One can further speed this up by changing the mental noting from a longer word to a shorter word, so from 'rising,' to 'zzt' or something very short and one syllable phonetically.  One can speed it up even further by dropping the mental note entirely and merely noticing the mental object that occurs just after the primary object passes away.  Once this happens and begins to take on a life of its own it's likely the A&P is just around the corner.  

I found it helpful to move from multi syllable mental noting to single syllable noting when there was a desire to note faster but the mechanics of word saying seemed to hold the brain back from its potential.  Just like any new technique there'll be a training wheels period where the quality of the note might suffer a bit until you hit your rhythm.  

One important technical point is that it's almost always best to prioritize clarity of the wordless sensation over speed of the feedback loop.  It's easy to push the speed factor so much that the mind brushes very quickly over the sensation of the primary object and begins to substitute it with a mental object copied from a previous loop.  This misses the point.  

One other thing I think might be helpful.  It's not that useful to state that you're in Xth vipassana nana.  It's much more helpful to include info like what you're feeling on the cushion at the sense doors in the moment(s) (aka phenomenology), what accompanying thoughts/emotions are coming up, and how this has unfolded over days/weeks/months.  

It's also possible to do slower speed noting practices and these are not better or worse.  The high speed noting recommended by Daniel Ingram worked great for me though.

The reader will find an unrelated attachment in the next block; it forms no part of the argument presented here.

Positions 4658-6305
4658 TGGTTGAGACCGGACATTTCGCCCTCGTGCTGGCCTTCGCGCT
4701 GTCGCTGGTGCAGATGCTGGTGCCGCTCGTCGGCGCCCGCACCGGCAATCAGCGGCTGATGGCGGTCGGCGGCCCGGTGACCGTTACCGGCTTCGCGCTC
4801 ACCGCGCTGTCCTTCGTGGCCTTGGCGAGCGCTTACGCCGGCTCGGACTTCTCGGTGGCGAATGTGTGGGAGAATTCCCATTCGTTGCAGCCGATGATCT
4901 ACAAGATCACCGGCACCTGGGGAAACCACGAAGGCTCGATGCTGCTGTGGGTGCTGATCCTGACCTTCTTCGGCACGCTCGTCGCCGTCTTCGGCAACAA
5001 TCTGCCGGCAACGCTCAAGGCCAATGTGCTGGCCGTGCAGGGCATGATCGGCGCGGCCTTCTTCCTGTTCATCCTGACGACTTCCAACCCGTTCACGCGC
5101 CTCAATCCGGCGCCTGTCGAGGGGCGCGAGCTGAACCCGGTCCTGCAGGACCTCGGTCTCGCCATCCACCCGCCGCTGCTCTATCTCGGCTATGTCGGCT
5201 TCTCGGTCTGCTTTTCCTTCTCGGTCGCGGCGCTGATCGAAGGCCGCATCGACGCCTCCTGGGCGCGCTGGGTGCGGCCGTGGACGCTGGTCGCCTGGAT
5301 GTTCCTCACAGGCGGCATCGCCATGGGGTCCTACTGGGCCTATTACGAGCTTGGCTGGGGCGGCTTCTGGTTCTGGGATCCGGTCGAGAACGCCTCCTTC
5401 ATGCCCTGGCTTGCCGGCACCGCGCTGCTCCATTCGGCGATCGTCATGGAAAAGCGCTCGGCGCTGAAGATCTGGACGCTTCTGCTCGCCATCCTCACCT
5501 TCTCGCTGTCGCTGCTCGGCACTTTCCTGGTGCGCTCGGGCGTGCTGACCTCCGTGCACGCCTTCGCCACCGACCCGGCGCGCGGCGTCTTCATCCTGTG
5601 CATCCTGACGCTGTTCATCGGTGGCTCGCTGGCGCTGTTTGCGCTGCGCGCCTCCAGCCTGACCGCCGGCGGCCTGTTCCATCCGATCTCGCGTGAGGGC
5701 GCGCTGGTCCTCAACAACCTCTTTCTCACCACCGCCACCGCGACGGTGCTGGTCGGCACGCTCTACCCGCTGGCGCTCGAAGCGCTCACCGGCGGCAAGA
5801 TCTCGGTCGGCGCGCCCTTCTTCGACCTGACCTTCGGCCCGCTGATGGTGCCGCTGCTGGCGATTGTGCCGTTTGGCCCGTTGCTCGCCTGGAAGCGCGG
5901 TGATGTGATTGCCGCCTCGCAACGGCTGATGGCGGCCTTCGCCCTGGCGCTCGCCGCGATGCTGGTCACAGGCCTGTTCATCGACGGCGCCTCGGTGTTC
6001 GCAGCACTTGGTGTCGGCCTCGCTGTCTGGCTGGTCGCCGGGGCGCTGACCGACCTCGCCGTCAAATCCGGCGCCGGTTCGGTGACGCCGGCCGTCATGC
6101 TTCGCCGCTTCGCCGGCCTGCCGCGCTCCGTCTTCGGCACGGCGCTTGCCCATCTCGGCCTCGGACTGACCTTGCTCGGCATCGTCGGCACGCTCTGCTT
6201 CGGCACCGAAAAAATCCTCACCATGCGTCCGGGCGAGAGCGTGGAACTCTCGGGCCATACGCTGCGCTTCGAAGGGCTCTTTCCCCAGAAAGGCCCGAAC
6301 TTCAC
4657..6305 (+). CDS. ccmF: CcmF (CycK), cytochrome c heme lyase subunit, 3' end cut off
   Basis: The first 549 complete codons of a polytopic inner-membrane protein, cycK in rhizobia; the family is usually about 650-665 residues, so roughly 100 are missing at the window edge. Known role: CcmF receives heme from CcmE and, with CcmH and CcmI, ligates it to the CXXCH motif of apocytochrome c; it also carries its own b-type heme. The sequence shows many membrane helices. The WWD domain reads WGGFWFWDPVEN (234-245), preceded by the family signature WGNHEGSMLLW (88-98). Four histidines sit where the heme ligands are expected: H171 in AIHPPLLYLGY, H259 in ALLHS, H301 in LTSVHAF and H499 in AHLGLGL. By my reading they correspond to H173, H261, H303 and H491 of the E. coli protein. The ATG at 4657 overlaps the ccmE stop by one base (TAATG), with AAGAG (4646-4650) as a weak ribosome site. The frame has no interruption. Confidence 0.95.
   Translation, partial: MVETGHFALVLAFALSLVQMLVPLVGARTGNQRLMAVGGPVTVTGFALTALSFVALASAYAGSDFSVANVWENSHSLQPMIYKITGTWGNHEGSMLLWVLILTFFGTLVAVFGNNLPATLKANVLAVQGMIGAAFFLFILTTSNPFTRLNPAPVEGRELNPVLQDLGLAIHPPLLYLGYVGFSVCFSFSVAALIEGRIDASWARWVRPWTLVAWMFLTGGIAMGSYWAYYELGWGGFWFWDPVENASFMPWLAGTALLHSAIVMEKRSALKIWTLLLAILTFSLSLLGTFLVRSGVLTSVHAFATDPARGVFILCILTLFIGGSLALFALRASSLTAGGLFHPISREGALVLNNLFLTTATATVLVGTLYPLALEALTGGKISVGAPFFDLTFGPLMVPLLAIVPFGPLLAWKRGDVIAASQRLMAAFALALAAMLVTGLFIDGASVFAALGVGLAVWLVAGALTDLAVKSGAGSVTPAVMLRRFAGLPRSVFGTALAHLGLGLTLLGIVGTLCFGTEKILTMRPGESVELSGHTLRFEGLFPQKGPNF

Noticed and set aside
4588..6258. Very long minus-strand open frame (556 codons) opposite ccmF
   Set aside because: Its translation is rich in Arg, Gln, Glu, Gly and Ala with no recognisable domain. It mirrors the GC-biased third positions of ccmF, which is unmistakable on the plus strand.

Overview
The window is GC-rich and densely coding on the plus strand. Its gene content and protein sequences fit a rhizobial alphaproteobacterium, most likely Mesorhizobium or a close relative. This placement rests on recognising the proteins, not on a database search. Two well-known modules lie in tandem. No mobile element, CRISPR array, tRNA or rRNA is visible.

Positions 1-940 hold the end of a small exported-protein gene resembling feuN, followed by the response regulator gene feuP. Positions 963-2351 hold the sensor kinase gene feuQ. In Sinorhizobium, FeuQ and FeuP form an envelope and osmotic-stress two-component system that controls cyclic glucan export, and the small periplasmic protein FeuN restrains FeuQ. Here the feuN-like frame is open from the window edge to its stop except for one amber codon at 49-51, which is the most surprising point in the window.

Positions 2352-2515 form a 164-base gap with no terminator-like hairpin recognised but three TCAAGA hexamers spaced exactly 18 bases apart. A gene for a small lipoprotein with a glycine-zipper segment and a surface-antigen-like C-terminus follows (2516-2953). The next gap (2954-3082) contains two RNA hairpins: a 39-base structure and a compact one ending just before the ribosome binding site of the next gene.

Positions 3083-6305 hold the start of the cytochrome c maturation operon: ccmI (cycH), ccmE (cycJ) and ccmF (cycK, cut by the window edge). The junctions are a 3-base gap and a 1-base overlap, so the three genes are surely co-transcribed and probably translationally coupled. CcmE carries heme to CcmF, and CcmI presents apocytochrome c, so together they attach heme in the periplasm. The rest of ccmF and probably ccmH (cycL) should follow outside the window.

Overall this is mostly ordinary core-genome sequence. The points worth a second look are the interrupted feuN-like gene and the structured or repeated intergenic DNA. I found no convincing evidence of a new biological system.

Hi Ben,

Perhaps you can help to understand a couple of things. Today in my sit, and for the past week and a half, my clarity has been different from the single-pointed variety. I quit my concentration practice because it was apparent that I had entered DN territory. Clarity seems to be changing daily and it appears that I'm transitioning somewhere else. 

I have been trying to approach my daily sits with ease and a broad/open awareness since that's all that seems possible. I allow my attention to shift freely between objects. In general, my attention likes to be on the piti in my forehead and visuals. There seems to be some stuttering or vibratory effect occurring. My attention is stuttering or hiccupping instead of remaining constant. It's difficult to describe. It's like an interrupted signal or the needle on a seismograph jumping. Do you know what this would be? 

Also, I keep finding myself lost. I catch a glimpse of a thought or sensation. It's like I'm pulling myself from a dream, except I can never remember what it was I was dreaming about. It almost feels like shitty practice, but it isn't. 

Thank you!

RE: Vibrations and Hertz
Answer
9/16/20 11:33 AM as a reply to Kelly Gordon Weeks.
Sounds like things are going well, I wouldn't worry too much about dharma diagnosis atm.

RE: Vibrations and Hertz
Answer
9/16/20 12:00 PM as a reply to Ben Sulsky.
Ben Sulsky:
Sounds like things are going well, I wouldn't worry too much about dharma diagnosis atm.

Thanks dude!

RE: Vibrations and Hertz
Answer
9/16/20 12:06 PM as a reply to Kelly Gordon Weeks.
emoticon 

I'm sorry if that response was unsatisfying or seemed glib so I'll try again.

In my personal practice, I'm trying to be really vigilant about not setting myself up as a teacher even though I obviously like to.  I feel like my current level of understanding is in this weird dangerzone of being good enough to sound like I know some stuff but not actually good enough to really help people, and maybe in that seductive danger zone of mediocre and confident where I can seriously fuck people up.  So when I get in over my head I tend to try and get myself back down to earth as fellow traveler as quickly as possible, not always in a skillful way. 

Best wishes for you and your practice!

Ben  

RE: Vibrations and Hertz
Answer
9/16/20 3:21 PM as a reply to Ben Sulsky.
Just enough experience and knowledge to be dangerous! To be honest, I like having someone else that has a perspective to bounce ideas off. Perhaps you're not a "teacher" but I also have no expectations. It's all banter anyway right?

I'm pretty noobish to meditation and no one that I personally know practices. I tell my family and friends about my experiences and they give me long looks. =O

Thank you for your input.